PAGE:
Now it's official.
The Women's World Golf Ranking finally made its debut Tuesday morning with Sorenstam far atop the list based on her 21 victories worldwide and three major championships over the last two years. Such is her dominance that Sorenstam's lead was nearly double that of Paula Creamer at No. 2.
The only surprise was Michelle Wie.
The 16-year-old from Hawaii, who turned pro in October, checked in at No. 3 and could move ahead of Creamer depending on what happens in the Fields Open in Hawaii this week on the LPGA Tour.
The women's ranking, sponsored by Rolex, will be published every Tuesday and used as criteria for getting into tournaments such as the LPGA Championship, the Women's British Open and the HSBC Women's World Match Play.
'The Rolex Rankings make nationality, tour membership and amateur or professional status virtually invisible, providing a definitive answer to the question, 'Who are the best women golfers in the world?'' LPGA Tour commissioner Carolyn Bivens said.
The system is similar to the men's ranking. It measures performance over two years, with emphasis placed on the most recent 13-week period. Points are assigned based on the strength of field, then divided by the number of tournaments played.
But there are two major differences.
Professionals and amateurs can appear in the women's world ranking because anyone can earn points by competing in official events on the LPGA, European, Japan, Korean and Australian women's tours, along with the developmental Futures Tour in the United States.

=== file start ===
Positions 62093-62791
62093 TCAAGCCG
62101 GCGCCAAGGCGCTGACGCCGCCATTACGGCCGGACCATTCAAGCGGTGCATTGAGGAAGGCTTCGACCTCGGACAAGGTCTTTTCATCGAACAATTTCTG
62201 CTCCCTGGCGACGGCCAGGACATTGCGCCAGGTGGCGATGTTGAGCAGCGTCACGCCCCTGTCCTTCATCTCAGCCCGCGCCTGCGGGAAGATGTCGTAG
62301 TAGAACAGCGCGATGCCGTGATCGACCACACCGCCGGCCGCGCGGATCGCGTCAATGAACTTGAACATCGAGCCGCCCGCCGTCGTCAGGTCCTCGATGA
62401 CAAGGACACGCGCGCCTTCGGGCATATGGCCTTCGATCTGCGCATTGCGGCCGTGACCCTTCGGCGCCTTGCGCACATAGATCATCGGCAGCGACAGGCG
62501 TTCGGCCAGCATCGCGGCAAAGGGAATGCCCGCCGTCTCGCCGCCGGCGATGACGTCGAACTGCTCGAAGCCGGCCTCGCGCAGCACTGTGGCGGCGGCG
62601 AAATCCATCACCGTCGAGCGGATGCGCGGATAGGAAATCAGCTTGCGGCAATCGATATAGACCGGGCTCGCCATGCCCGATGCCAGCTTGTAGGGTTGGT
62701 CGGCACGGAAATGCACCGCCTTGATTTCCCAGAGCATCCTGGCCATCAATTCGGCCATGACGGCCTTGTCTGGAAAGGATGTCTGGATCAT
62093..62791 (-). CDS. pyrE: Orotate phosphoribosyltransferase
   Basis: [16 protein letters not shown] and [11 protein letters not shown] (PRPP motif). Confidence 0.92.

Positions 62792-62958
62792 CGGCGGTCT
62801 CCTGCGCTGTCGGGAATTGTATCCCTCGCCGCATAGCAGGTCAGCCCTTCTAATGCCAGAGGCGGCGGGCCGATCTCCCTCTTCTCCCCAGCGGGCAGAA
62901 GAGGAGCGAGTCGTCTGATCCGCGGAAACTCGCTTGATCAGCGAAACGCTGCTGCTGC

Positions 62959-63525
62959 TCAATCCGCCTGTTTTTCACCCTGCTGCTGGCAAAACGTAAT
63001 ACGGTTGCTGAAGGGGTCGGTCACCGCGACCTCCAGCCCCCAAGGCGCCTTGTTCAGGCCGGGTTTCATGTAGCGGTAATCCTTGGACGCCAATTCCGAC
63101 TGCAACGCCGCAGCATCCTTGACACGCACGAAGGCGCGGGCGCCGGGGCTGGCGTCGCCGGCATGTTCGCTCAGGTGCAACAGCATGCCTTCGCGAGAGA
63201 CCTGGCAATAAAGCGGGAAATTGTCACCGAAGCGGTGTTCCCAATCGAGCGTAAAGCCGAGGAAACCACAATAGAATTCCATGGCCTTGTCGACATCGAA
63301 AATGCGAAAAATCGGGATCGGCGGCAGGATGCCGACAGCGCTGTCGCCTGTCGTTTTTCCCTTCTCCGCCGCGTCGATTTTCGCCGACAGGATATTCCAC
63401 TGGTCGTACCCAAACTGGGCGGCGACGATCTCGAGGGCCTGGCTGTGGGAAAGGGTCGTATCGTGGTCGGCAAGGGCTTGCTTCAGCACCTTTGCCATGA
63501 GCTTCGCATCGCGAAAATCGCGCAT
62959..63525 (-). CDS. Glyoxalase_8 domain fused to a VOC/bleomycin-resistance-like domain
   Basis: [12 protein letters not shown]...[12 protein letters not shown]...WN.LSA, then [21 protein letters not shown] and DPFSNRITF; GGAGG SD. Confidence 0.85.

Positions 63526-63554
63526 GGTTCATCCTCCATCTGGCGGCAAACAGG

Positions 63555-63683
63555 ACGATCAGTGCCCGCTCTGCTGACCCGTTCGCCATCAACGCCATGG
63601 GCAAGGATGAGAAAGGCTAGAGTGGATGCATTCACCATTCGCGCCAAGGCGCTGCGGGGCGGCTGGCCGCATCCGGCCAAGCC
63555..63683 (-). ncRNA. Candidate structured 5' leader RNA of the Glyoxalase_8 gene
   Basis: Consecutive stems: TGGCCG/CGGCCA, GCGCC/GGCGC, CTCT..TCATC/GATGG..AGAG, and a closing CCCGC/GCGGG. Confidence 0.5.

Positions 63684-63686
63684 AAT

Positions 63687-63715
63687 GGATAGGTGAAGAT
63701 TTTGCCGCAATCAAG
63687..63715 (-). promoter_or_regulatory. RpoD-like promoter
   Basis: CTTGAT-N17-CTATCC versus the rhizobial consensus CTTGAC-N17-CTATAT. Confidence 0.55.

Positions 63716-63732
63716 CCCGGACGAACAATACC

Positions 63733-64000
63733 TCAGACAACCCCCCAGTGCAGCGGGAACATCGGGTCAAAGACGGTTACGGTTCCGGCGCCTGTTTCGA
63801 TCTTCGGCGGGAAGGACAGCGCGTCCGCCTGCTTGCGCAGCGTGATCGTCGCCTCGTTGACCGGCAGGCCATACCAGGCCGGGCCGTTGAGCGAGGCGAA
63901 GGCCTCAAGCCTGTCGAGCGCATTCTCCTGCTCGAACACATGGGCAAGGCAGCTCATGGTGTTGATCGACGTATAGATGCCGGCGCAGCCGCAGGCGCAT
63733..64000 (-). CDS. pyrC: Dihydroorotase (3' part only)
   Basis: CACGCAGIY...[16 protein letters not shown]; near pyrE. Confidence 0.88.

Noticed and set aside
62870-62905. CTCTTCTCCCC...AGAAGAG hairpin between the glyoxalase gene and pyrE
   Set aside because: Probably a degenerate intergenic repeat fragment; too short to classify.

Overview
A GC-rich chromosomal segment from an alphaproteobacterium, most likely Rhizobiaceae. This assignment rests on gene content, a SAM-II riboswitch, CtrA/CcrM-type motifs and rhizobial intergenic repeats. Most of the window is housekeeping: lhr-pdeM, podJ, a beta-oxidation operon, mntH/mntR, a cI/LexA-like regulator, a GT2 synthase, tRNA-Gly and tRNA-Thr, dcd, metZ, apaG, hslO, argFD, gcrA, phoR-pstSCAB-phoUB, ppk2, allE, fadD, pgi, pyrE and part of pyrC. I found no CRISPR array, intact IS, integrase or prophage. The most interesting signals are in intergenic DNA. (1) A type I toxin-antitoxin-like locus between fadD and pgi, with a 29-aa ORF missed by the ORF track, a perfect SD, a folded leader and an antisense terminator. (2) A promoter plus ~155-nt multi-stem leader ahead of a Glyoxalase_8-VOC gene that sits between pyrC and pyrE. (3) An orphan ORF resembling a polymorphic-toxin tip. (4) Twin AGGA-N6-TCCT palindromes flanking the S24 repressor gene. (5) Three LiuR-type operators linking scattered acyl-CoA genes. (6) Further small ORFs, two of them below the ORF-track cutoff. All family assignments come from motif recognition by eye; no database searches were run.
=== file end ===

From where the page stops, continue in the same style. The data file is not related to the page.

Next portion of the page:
And while the men have a minimum divisor of 40 tournaments over two years, the women's divisor is only 15.
That explains why Wie, who plays sparingly while attending high school in Honolulu, started out ranked so high.
She has played 15 events on the LPGA since 2004 with six top-10 finishes -- three in majors. She was fourth in the Kraft Nabisco Championship in '04, and last year was second at the LPGA Championship and tied for third in the Women's British Open.
Creamer, meanwhile, won four times worldwide as an LPGA Tour rookie last year. But she has played 35 times in the last two years as a pro and an amateur, so her point average comes out to 9.65. Wie was at 9.24.
Sorenstam has no such worries. The dominant force in women's golf over the last five years, she won 10 times on the LPGA Tour last year, including the first two majors. Her average was 18.47.
Yuri Fudoh of Japan had 7.37 points and was at No. 4, followed by Cristie Kerr at 6.94. Rounding out the top 10 were Ai Miyazato, Lorena Ochoa, Women's British Open champion Jeong Jang, Hee-Won Han and Juli Inkster.
There were seven Americans among the top 20, while Japan had five players there.
The idea of a women's ranking started two years ago during the World Congress of Women's Golf in New York. It is sanctioned by the five major tours around the world (plus the Ladies Golf Union, which runs the Women's British Open), and will be maintained by R2IT, an independent software development company.